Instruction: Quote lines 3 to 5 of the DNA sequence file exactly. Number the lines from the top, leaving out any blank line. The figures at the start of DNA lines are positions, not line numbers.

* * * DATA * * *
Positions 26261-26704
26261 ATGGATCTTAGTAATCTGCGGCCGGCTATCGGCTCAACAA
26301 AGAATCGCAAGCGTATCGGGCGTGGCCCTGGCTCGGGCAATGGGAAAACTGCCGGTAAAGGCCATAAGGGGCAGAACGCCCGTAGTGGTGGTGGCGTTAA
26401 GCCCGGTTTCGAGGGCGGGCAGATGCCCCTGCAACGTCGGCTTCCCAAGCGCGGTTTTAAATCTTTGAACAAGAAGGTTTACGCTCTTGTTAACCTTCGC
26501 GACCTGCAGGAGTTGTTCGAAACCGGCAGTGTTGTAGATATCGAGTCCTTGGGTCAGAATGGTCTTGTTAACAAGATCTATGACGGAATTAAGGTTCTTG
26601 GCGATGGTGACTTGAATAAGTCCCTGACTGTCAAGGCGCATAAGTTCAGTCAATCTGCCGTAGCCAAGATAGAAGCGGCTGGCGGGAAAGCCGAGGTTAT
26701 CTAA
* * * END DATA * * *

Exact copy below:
26301 AGAATCGCAAGCGTATCGGGCGTGGCCCTGGCTCGGGCAATGGGAAAACTGCCGGTAAAGGCCATAAGGGGCAGAACGCCCGTAGTGGTGGTGGCGTTAA
26401 GCCCGGTTTCGAGGGCGGGCAGATGCCCCTGCAACGTCGGCTTCCCAAGCGCGGTTTTAAATCTTTGAACAAGAAGGTTTACGCTCTTGTTAACCTTCGC
26501 GACCTGCAGGAGTTGTTCGAAACCGGCAGTGTTGTAGATATCGAGTCCTTGGGTCAGAATGGTCTTGTTAACAAGATCTATGACGGAATTAAGGTTCTTG